The landscape designer has strong ties to Sanayi313 and says he finds designer and owner Enis Karavil inspiring. Currently, they are collaborating on the design of a summer house in Bodrum. Pilevneli thinks that open spaces are crucial in summer houses. He has previously   landscaped Maslak Sanayi313, where he tried to bring some colour to the space. “After the plants arrived, the furniture became more visible amidst the contrasting colours. They brought an appealing, green energy to Sanayi313.”

Figures with many stories

Pilevneli describes his father, a painter, as a person full of life. His house is full of his father’s work and the work of his friends. He talks about his father’s close friendship with photographer Ara Güler, architect Abdurrahman Hancı, painter Bedri Rahmi Eyüboğlu, painter Orhan Peker, writer Ferit Edgü, painter Cihat Burak, artist Ergin İnan, painter İsmail Türemen, ceramic artist Atilla Galatalı and many other acclaimed artists and their frequent weekend gatherings. Among the familiar faces who used to turn up were artists such as Orhan Peker and Cihat Burak. “These are people,” he says, “who always had a story to tell.” It must be a trait he carries in his genes. Pilevneli seems to collect people just like works of art. Trusting, lasting and deep-rooted friendships are of great importance to him.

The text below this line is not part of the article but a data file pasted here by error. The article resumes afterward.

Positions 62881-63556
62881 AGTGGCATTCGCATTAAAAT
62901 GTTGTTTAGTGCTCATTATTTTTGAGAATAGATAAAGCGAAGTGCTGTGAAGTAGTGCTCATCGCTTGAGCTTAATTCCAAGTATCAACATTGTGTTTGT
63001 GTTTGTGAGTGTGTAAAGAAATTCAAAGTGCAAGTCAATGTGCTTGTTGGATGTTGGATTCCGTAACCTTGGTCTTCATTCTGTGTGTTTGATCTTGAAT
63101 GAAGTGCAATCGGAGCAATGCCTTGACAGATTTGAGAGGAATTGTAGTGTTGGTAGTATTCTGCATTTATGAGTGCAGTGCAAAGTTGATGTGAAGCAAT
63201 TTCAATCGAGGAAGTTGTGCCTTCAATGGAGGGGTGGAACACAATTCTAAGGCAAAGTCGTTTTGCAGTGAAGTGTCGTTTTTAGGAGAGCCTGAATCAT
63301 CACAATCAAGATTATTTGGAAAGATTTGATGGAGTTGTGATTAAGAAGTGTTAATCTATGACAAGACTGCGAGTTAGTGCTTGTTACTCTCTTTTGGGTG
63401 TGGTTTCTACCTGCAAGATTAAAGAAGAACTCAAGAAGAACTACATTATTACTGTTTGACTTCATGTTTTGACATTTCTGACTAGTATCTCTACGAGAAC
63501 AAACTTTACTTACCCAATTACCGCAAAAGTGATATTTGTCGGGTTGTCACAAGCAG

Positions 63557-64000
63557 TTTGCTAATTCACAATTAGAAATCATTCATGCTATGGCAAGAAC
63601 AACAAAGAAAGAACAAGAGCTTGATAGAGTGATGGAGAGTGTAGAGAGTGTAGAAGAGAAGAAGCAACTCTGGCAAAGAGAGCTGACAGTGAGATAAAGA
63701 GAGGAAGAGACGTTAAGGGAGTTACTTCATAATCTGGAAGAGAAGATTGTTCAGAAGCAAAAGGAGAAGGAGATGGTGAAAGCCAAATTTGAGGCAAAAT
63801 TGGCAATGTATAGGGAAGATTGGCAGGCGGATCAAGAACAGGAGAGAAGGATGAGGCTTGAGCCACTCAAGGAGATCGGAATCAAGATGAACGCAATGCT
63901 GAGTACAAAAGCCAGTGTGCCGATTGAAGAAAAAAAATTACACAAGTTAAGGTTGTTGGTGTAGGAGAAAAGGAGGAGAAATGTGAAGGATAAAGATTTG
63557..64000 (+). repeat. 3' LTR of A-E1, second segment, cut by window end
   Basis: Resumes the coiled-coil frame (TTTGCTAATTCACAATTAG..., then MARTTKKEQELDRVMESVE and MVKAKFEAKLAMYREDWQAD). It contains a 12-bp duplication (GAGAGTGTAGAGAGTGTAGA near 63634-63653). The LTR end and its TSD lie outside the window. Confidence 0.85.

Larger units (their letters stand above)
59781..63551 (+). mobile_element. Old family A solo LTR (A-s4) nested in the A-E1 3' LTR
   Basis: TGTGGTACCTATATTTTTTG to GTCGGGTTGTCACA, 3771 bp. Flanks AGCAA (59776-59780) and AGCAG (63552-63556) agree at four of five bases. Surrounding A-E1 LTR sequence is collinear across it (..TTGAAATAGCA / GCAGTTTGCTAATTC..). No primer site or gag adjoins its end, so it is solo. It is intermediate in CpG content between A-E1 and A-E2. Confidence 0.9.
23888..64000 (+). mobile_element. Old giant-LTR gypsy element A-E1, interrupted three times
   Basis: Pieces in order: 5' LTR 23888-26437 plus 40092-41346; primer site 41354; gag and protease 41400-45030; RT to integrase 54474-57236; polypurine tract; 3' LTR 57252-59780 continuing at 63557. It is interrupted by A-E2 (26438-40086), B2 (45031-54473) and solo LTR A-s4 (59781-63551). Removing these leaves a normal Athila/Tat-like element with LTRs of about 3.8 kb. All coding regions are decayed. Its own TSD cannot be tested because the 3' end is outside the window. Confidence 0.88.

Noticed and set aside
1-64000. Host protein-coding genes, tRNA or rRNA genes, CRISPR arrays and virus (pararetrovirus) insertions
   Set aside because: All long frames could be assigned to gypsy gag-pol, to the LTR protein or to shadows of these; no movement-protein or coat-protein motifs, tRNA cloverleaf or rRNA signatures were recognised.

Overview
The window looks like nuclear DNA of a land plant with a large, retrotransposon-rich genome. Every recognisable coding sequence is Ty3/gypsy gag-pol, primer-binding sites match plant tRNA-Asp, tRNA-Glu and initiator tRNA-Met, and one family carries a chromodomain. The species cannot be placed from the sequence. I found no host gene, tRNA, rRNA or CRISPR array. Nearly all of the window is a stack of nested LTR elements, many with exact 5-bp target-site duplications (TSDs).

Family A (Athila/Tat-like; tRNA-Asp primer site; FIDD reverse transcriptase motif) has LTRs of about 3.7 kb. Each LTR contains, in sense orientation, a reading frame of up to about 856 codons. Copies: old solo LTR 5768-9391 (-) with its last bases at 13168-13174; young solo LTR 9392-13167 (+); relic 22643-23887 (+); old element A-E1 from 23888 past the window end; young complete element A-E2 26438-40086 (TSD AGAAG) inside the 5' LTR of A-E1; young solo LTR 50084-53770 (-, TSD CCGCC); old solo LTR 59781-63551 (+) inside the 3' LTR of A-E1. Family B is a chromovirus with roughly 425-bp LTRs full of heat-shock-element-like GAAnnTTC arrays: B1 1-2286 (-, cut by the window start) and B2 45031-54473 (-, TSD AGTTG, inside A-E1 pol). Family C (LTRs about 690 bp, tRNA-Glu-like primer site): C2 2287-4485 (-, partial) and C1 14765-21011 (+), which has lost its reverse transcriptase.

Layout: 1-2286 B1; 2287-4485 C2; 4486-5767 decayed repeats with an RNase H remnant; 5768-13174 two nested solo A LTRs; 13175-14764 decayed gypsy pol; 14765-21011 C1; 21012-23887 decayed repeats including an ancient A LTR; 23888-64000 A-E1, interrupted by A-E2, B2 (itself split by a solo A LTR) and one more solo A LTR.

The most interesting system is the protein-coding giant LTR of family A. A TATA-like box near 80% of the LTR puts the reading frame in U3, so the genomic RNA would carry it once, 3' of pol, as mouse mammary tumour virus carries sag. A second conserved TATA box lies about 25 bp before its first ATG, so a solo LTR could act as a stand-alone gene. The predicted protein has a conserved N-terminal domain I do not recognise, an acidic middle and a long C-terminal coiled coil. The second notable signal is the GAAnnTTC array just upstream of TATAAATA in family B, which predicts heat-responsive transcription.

Petek Pension

Another interesting story about Pilevneli concerns Petek Pension, which he inherited from his family. The house goes back to when owners started to transform their summer houses in Fenerbahçe into pensions during the 1960s. The building, which still exists, became a club where leading artists, architects and other interesting figures often spent time. “The people who stayed at Petek Pension were true ladies and gentlemen with their fashionable clothing, speech, accents and demeanour,” says Pilevneli. “But today, not many people know about Petek Pension. From the outside, you would never imagine it was a pension,” he admits.

Pilevneli is not fond of being in the limelight. Arousing curiosity is more appealing to him. This unpretentious stance is something that was passed down by his family. He has a dream of opening a shop there after the current renovations are complete. In it, he wants to create a unique space where he can entertain guests and share art and objects he has collected.

Today, I learned what a true Istanbulite is. I leave Pilevneli’s house with a sense of satisfaction. This time, Dali bids farewell to an informed and inspired Pelin, with a look in his eyes that suggests “I heard everything. I know everything.”